Project scope is not the same thing as the product scope. Project scope is the work required to deliver the product scope.

Is Scope Management Important?

If you feel the scope management is not important, imagine this:

Let’s say you started a project to deliver an online banking website for ABC Bank and are 6 months into development. The go live date is in 12 weeks and the customer wants to include credit card information in the website. This was not part of the initial estimates & scope.
Unfortunately, your project manager accepted this because he wanted to please the customer.
Now think what will happen to you and your team mates? You all will be neck deep in unexpected work and the next 12 weeks will be most miserable work days of your life and that is only if you manage to deliver the project to the customer. If you don't, then its only going to get worse…
If your project manager had put his foot down and said, the credit card details were not part of the initial scope & estimate and a change of this magnitude cannot be taken up in such a short notice of 12 weeks, imagine the scenario…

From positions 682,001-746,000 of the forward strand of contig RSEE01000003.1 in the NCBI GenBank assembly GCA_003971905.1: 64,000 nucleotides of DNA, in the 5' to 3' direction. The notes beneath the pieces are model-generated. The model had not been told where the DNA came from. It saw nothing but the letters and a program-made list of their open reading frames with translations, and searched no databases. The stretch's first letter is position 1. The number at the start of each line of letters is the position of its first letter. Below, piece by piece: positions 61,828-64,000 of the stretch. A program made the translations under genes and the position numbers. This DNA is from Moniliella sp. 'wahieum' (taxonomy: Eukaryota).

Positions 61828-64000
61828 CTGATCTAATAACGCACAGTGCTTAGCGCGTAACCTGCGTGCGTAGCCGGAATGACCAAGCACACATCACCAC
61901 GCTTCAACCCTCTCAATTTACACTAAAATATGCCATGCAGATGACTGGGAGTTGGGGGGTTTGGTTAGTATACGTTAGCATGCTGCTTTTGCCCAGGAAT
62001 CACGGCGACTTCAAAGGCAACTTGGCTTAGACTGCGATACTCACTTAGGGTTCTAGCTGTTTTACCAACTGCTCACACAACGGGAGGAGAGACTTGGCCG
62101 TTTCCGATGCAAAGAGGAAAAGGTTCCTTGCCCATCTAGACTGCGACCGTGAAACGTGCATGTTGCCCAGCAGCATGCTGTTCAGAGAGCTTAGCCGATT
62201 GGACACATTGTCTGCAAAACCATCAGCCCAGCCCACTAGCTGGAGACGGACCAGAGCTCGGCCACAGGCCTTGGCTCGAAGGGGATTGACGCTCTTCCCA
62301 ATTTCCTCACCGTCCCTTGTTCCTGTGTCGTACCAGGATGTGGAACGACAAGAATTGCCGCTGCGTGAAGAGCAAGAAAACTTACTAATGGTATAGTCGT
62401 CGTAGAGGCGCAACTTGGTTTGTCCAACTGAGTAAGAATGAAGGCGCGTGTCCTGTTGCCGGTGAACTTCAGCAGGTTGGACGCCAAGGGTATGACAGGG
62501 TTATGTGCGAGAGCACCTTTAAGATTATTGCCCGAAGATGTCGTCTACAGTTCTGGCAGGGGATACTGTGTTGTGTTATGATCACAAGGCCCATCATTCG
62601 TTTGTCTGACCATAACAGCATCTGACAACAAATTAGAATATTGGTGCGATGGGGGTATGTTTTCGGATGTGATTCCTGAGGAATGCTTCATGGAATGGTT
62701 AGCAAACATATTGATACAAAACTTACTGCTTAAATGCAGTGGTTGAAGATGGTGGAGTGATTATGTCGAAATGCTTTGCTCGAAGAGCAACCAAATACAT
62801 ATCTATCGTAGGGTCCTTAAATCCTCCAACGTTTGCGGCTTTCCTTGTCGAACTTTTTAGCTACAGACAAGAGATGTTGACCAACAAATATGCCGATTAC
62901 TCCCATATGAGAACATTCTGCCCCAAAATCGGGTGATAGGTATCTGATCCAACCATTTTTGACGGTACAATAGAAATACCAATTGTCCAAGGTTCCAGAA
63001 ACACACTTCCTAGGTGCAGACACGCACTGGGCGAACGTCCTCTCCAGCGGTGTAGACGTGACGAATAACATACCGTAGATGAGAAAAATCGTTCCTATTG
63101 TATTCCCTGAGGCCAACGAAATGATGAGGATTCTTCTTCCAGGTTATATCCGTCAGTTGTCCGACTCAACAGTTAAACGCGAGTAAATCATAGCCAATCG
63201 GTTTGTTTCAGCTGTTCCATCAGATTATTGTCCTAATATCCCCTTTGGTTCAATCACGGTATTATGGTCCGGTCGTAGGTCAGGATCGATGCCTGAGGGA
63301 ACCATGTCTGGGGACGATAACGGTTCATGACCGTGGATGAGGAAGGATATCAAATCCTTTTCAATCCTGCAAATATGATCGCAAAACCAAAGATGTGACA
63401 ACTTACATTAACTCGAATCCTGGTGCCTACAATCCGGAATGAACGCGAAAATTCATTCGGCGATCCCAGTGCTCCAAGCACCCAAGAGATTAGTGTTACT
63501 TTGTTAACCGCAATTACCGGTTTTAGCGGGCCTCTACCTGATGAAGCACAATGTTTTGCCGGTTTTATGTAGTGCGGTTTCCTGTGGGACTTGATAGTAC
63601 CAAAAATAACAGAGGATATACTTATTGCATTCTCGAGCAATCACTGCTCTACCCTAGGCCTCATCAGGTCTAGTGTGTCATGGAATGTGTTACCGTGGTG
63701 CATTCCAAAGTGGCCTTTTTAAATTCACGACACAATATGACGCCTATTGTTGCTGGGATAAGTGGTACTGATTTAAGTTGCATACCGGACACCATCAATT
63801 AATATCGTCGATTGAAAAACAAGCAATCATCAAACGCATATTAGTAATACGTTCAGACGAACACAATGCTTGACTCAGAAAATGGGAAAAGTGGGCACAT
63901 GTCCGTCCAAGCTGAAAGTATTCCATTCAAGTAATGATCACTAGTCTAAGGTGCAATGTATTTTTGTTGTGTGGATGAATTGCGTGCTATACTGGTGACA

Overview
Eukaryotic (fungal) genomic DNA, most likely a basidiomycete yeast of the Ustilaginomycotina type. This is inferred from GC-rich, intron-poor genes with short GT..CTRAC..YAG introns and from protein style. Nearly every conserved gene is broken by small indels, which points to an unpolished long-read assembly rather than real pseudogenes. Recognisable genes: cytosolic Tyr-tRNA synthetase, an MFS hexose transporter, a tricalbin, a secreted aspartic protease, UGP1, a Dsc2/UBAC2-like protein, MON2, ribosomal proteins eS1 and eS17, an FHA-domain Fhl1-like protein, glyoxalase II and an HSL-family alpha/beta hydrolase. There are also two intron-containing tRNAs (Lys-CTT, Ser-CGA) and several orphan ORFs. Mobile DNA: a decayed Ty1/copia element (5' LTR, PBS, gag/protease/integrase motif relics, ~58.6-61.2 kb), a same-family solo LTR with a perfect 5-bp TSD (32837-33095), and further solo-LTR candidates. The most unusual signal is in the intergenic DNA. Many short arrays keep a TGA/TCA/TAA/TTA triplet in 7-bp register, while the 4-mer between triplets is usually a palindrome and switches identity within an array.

Now you get the idea of why scope management is important?

What is Project Scope Management

The major goal of scope management is to ensure that the required work and only the required work is included and performed in the project.

Just go back to the previous paragraph and read the example. If the project manager had a scope management document that outlined the list of tasks that will be completed as part of the project, he could use that to substantiate his argument that, such a large chunk of work cannot be taken up this late in the project execution.

The Project Scope Management will do the following:

1. Collect requirements - Define the project and product requirements and develop a plan to manage those requirements. This will help clarify what needs to be done.
2. Define scope - Develop a detailed description of the project and the product that will determine what needs to be done.
3. Create work breakdown structure (WBS) - Break down the scope into concrete, manageable components.
4. Verify scope - Formalize the acceptance of the completed project deliverables. Identify how you will verify that the project scope has been executed as planned.
5. Control scope - Determine how to monitor the status of the project and product scope and monitor and control changes to the scope.

Let us take a picture to understand this better.